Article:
A typical dinner menu includes shrimp cocktail and duck pate on brioche for appetizers, Caribbean fish chowder, and salad of arugula and frisee for second course, and cracked pepper tenderloin with grilled shrimp, oven-roasted rack of lamb and maple-lacquered duck breast as entrees. Desserts include chocolate souffle, tiramisu, New York cheesecake or a no-sugar Black Forest cake.

For picky eaters, several dishes are available every night, including French onion soup, Caesar salad, grilled salmon, chicken breast and strip steak.

At least one vegetarian entree is offered at dinner. In addition, a complete menu with 22 vegetarian and vegan items is available on request; passengers are advised to order items the night before.

Lido Restaurant (Deck 9, midship): Zuiderdam's buffet is a typical cruise ship spread that offers plenty of choices, most hours of the day. It can be chaotic during prime hours, and lines do form at the more popular stations.

Continental breakfast is served from 6 a.m. to 10:30 a.m. Here you'll find fruit, muffins and pastries as well as some cheeses. The full breakfast is available from 6 a.m. to 10 a.m. and carries the usual variety of omelets, smoked salmon, breakfast meats, cereals, yogurt and fruit.

Lunch is served from 11:30 a.m. to 2 p.m. Choices include hot entrees such as baked chicken, a salad bar, Asian and Indian specialties (including sushi), pasta and a rather doughy pizza. The deli counter, with grab-and-go sandwiches, is open 11:30 a.m. to 5 p.m.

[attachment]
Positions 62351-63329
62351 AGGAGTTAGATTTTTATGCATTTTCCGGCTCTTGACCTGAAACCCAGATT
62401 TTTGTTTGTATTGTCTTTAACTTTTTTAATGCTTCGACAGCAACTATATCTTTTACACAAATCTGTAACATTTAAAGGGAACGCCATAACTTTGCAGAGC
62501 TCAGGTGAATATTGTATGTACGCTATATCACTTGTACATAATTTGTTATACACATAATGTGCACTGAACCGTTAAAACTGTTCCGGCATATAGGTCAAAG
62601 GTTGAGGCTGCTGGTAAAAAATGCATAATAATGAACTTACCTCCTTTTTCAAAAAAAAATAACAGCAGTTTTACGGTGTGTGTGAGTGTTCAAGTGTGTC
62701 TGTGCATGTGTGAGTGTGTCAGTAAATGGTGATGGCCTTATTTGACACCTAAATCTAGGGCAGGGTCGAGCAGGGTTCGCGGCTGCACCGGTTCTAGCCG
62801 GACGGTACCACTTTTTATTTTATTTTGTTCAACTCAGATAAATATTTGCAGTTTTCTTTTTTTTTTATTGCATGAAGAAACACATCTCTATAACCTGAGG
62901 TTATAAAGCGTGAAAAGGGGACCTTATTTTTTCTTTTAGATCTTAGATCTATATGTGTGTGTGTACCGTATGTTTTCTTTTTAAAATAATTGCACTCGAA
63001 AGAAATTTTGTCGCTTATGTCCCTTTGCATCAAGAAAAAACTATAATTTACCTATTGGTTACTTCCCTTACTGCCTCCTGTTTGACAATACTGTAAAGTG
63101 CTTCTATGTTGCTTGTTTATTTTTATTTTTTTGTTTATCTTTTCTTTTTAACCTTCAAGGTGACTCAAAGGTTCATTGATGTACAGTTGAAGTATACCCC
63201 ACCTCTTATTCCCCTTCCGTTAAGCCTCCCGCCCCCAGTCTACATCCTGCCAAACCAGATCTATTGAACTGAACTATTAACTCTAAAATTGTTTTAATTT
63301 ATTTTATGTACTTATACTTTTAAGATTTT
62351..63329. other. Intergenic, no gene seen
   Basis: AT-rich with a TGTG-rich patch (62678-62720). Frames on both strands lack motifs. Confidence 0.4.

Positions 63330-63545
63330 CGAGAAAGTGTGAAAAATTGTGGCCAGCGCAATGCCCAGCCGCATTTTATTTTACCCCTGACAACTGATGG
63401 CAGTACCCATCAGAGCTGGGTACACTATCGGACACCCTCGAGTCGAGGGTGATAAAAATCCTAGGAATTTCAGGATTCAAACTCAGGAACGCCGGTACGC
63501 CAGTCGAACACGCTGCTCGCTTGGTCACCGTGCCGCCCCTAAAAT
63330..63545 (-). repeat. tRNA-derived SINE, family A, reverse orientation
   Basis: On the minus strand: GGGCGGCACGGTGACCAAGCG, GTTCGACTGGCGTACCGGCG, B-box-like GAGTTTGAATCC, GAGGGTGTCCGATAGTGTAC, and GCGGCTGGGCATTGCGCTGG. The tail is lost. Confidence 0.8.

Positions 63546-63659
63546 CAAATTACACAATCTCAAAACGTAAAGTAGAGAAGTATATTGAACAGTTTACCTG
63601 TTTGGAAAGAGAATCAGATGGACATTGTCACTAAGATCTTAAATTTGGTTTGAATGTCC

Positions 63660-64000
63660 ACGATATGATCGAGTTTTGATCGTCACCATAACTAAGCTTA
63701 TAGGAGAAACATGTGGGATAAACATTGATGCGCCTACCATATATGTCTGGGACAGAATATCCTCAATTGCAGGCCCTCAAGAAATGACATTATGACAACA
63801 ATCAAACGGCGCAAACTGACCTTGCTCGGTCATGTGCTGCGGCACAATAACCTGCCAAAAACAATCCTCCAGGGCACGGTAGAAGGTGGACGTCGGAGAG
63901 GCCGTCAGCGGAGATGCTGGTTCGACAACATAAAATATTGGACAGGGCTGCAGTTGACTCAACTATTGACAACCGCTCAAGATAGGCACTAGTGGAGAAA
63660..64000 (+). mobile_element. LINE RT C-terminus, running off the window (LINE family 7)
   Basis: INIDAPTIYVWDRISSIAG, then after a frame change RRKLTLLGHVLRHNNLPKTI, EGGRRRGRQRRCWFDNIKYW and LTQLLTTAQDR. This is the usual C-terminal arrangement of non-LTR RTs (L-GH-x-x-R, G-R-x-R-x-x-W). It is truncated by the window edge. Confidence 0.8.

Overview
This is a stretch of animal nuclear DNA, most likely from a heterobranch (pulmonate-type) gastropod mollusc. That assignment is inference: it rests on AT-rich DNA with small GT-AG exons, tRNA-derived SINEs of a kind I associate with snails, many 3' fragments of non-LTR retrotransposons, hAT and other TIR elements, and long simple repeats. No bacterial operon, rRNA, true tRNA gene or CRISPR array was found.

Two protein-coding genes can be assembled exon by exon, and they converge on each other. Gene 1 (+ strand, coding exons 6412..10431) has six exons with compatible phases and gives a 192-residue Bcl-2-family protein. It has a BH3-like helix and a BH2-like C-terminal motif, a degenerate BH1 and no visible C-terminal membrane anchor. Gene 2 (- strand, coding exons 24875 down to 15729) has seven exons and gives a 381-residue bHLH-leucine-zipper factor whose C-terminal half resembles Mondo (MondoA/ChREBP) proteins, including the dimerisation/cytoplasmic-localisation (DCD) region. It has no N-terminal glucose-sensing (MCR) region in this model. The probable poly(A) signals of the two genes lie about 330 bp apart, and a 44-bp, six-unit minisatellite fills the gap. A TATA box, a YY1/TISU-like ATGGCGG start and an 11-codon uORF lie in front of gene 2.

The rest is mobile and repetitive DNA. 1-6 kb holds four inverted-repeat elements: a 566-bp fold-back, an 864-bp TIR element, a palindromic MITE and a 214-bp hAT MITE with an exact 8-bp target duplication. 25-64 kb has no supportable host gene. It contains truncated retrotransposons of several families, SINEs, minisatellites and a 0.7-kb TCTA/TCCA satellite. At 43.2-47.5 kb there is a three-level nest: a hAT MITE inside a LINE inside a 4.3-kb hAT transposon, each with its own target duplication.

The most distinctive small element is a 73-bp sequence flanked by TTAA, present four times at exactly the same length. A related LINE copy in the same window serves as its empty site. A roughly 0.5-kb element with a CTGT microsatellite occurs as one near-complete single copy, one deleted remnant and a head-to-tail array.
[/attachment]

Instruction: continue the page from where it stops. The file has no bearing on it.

The Lido serves casual dinner from 5:30 p.m. to 8 p.m.; usually some of the same options from the main dining room are available. Sample menus include appetizers like fruit ceviche or eggplant caponata; two types of soup; the 12-salad bar; entrees such as crab pad Thai, Caribbean jerk chicken, New York strip loin steak or curried vegetables. A range of desserts is available, including key lime pie, create-your-own sundaes, a sugar-free dessert, and cheese and crackers.

If you're looking for a late-night snack, Lido has a good variety of choices, including pizza, pasta, Asian dishes, sandwiches and sweets available from 10:30 p.m. to 11:30 p.m.

Dive In at the Terrace Grill (Lido poolside, midship): Zuiderdam's newest addition features made-to-order burgers, hot dogs and fries. It's a delicious option that tastes fresher than the usual Lido fare. More importantly, our fries stayed perfectly crispy, even with the addition of "secret sauce" (a spicy remoulade). There's also a Mexican buffet set up in this area. Open 11:30 a.m. to 5 p.m.